I eventually had to force myself to engage in eye contact, to show confidence. I learned to acknowledge my instructors, shake their hands, work with partners, and eventually I learned how to lead a class.

I remember my very first grading and being the first person to be called up.

To this day, I teach eye contact as one of the most important skills in karate.

Sensei Barry Power of the Missouri Karate Association
Sensei Barry Power of the Missouri Karate Association

Also as a student, I learned to be resilient. Whether this be receiving my yellow belt at my first grading, when the rest of the dojo received orange, or by getting injured in national tournaments.

I was taught to not cry and to come back stronger the next time. To redirect any negative energy into powerful and purposeful energy.

Losing and winning have become less and less important to me as a competitor.

As I progress further through the ranks, understanding the history and basics of Shotokan karate become more and more crucial to my passion.

The most important thing that I have learned as an Instructor, is how important it is to develop my own training experience as well. I am able to best teach when I have personally spent hours upon hours or even years trying to master a concept.

Whether it is a new kata, new combination, or new body dynamic, I have been able to help my students best when I have known what it feels like to be in their position.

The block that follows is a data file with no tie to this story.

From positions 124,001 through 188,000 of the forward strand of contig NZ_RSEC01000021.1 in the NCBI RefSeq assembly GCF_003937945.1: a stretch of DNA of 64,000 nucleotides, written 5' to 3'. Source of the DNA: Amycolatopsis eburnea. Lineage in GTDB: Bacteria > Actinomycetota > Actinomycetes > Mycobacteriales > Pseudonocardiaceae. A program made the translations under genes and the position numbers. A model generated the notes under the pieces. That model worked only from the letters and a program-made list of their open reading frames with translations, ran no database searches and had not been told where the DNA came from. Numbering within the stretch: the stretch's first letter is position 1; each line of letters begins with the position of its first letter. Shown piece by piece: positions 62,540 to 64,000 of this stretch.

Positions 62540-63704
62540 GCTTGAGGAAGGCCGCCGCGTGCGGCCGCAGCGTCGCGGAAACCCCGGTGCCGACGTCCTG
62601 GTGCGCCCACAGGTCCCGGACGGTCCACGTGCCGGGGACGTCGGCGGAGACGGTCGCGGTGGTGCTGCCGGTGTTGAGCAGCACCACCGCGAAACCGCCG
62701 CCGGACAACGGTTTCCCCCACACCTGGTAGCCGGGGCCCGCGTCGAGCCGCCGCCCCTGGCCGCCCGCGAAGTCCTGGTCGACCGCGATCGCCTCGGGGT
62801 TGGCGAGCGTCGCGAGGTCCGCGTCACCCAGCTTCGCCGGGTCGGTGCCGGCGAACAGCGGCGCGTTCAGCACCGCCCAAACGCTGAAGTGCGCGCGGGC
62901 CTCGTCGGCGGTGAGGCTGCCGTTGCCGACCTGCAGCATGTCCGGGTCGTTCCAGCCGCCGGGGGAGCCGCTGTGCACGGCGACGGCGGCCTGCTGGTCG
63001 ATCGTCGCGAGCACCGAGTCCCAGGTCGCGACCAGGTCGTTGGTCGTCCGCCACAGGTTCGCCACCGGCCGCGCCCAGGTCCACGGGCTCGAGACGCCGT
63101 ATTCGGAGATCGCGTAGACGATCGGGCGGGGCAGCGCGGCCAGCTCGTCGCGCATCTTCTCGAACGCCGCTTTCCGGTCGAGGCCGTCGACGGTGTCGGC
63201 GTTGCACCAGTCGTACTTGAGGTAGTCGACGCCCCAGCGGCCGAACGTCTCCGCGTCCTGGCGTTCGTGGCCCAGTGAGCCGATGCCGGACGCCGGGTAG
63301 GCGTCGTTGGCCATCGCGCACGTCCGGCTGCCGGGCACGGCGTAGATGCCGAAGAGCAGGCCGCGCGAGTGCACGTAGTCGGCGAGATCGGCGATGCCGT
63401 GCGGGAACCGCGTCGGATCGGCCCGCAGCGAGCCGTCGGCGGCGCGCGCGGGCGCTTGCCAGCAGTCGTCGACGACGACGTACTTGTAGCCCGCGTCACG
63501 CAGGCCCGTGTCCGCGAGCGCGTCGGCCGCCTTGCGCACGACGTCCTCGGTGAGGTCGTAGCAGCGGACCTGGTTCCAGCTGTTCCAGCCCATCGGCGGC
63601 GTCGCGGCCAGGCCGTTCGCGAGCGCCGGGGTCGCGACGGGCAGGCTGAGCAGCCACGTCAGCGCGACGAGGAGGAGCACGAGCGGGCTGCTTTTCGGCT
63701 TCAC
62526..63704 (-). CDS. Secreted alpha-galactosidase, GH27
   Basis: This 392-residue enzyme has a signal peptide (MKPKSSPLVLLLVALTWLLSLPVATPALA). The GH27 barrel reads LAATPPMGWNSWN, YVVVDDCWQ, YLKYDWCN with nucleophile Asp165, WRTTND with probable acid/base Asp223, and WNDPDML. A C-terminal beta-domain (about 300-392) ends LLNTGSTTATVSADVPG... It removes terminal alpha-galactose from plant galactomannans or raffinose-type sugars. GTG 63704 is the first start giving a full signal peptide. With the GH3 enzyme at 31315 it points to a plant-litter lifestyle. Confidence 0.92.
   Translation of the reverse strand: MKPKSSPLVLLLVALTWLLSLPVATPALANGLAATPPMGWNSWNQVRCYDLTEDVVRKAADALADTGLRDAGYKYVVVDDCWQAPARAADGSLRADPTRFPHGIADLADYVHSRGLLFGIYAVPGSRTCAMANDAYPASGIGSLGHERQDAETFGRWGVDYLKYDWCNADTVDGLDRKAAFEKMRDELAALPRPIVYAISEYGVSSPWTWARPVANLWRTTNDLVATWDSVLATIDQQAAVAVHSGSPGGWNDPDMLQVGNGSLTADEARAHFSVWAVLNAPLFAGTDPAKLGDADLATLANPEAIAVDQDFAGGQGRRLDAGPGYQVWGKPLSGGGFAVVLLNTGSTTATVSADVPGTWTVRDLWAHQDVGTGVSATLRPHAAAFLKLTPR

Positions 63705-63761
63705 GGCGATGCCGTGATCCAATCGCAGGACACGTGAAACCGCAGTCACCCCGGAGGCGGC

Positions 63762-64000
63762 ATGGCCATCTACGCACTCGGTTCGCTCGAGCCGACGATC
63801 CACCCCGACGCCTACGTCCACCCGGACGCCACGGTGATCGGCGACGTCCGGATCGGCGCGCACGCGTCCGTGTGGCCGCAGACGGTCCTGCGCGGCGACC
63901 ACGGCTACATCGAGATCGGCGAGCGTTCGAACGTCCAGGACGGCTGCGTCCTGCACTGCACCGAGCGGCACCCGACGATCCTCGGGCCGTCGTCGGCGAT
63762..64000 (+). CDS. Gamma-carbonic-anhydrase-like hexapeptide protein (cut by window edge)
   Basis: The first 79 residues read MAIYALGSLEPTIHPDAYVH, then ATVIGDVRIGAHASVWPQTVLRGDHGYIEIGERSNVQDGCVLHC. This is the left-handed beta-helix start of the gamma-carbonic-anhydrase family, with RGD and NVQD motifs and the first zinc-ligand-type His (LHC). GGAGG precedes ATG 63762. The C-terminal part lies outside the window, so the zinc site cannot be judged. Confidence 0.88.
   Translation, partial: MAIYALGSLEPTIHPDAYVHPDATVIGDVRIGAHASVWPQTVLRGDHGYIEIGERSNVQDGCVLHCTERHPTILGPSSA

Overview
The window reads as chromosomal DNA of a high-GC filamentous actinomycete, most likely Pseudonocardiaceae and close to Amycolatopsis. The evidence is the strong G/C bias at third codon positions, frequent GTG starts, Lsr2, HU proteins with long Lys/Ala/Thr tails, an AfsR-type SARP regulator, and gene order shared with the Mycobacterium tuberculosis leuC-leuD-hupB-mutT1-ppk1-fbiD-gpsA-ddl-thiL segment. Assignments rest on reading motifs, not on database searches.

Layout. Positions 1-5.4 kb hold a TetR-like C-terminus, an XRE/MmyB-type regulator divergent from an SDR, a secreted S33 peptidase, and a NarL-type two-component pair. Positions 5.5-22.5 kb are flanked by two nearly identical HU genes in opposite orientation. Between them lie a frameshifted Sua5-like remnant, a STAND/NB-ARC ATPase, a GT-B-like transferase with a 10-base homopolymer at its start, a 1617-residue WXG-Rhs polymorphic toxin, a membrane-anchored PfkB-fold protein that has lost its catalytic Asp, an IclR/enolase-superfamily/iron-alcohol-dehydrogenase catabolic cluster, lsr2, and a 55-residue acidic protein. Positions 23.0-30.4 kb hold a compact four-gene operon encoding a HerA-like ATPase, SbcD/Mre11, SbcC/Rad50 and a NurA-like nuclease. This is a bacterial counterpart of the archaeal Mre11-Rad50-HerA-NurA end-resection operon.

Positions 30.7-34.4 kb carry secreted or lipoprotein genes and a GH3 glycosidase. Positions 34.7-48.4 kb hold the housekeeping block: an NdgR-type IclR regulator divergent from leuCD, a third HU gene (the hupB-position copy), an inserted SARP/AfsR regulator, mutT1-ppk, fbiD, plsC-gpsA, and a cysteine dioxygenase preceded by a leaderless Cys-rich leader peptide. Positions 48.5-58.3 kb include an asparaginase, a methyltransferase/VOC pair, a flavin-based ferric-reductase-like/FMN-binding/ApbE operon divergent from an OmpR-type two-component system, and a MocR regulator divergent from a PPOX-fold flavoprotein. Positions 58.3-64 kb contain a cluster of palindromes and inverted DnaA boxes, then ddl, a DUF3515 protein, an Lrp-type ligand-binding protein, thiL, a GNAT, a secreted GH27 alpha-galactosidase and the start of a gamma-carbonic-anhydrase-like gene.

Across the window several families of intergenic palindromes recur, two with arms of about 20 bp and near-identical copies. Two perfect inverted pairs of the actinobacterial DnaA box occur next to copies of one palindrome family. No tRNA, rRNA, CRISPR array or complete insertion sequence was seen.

I have received great pride in encouraging my students throughout the years, and they have also taught me invaluable skills on the importance of growing in my knowledge base.

The students became a responsibility of mine and they are the majority of the reason that I continue in my career in Shotokan karate. I enjoy meeting new students, new parents, new families, and I take pride in being able to share a commonality as well as an irreplaceable community.

Q: What would you say to a young woman who may be apprehensive about getting involved in what is commonly considered a male-dominated sport?

A: I would tell her that her hesitation is valid, but that this specific reason should be one of the main reasons that she gets involved in karate.

I originally was told that it was a “male sport” and that it was “meant for strong people,” etc. But after my years of experience in the dojo and in the karate community, I have learned that this is a common misconception.

I have never felt a separation between the males and females in the karate community. Sure, at times there are more male than female students.

But I have never been told I can’t do something because I’m a girl.

Karate actually allowed me to get more comfortable with male students, and has allowed me to feel that I can compete against them and do well.

Now, I actually prefer working with male students when we are practicing self-defense drills, because I know that these are more realistic situations. But, as I said, this has been a process for me.